It’s not my responsibility to do that. If it’s something that’s going to happen it will, but no one can force the hand of destiny. Recently you seem to be ‘shopping’ for producers including Apollo Brown, Ray West and as I understand it, Apathy with the latest work… Has that been a purposeful decision or has just been par for the course?
I haven’t shopped around for anything. These are projects that came to me. Your work with Apollo Brown has been celebrated by a lot of critics, what are the chances of us hearing another collaboration between the two of you?
You would have to ask Apollo about that. If it’s meant, it will happen. Again, everything up to this point has been destined. Anything after that I couldn’t speak on.
The idea of your flow over Apathy production sounds exciting… Have you had to switch it up at all or has Apathy changed his ‘darker’ production style to suit your rhyming, how has that been working?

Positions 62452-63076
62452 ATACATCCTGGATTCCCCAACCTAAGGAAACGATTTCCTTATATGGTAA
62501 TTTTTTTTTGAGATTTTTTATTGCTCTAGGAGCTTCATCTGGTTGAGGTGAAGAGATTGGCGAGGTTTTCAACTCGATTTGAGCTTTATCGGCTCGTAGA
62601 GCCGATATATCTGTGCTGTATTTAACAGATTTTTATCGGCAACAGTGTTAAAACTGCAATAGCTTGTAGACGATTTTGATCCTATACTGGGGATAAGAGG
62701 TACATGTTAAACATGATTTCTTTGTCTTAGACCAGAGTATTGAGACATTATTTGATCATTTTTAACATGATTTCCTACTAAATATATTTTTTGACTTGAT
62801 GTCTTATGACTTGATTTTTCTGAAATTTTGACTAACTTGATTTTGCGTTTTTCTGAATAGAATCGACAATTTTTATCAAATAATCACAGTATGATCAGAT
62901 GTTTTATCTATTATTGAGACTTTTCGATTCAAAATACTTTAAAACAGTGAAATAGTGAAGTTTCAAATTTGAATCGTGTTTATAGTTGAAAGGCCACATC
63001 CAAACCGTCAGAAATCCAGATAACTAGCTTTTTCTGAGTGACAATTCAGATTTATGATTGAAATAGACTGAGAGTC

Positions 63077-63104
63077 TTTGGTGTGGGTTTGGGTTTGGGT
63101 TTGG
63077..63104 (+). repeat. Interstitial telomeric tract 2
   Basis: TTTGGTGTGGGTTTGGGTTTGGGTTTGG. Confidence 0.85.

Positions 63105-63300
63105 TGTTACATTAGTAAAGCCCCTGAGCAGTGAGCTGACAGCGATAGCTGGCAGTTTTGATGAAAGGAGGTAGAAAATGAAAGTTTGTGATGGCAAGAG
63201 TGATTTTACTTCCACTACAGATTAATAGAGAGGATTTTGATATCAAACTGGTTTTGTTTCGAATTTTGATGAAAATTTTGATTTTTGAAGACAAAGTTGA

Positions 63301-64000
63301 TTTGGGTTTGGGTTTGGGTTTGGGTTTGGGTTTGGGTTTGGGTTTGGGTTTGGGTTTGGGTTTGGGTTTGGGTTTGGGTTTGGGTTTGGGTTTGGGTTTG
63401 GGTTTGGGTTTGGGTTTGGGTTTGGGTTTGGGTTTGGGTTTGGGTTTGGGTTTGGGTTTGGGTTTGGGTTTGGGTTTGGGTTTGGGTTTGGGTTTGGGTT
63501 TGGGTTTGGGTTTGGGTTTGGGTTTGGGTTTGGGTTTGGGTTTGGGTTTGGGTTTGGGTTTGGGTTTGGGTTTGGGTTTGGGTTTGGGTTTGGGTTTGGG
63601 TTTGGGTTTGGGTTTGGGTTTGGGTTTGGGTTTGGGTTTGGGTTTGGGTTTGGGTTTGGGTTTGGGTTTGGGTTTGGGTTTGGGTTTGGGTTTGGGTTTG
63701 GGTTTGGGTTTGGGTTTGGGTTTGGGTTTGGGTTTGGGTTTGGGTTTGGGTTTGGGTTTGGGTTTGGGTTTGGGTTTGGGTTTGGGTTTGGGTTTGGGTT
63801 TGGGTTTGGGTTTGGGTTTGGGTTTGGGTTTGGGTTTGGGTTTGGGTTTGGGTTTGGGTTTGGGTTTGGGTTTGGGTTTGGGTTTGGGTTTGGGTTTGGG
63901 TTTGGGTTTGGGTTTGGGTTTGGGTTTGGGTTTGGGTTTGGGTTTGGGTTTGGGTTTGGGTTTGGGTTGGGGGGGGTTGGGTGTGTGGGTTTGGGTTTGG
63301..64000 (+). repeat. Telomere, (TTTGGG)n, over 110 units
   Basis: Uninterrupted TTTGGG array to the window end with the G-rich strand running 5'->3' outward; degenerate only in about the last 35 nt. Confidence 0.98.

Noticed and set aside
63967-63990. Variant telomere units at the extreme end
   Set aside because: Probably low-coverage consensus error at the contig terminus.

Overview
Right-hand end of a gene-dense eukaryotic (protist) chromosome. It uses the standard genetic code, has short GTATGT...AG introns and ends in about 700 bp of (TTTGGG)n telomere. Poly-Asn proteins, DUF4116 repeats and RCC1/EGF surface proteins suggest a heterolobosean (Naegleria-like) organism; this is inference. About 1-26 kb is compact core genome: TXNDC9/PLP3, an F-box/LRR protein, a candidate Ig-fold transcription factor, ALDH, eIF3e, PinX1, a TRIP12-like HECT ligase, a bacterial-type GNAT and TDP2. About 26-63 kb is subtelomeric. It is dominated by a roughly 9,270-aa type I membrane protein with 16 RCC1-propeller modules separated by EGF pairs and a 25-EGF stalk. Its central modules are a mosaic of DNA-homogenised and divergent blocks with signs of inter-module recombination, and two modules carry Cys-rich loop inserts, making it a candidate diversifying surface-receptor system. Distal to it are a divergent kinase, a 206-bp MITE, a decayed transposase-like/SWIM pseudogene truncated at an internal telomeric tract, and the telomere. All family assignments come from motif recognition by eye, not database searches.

That’s the beauty of it. We shouldn’t have to change up anything we do as individuals as far as recording together. You figure it out like a jigsaw as you record and see what fits.
So, you’re touring Australia. Have you been here before? You’ve got a hardcore fanbase over here. What have you got planned for your shows?
Never been! Can’t wait and as far as the show aspect I’m hittin’ them with everything that I can possibly squeeze in cause its so much material to perform.
O.C., Cheers. All the best for your upcoming tour in Australia.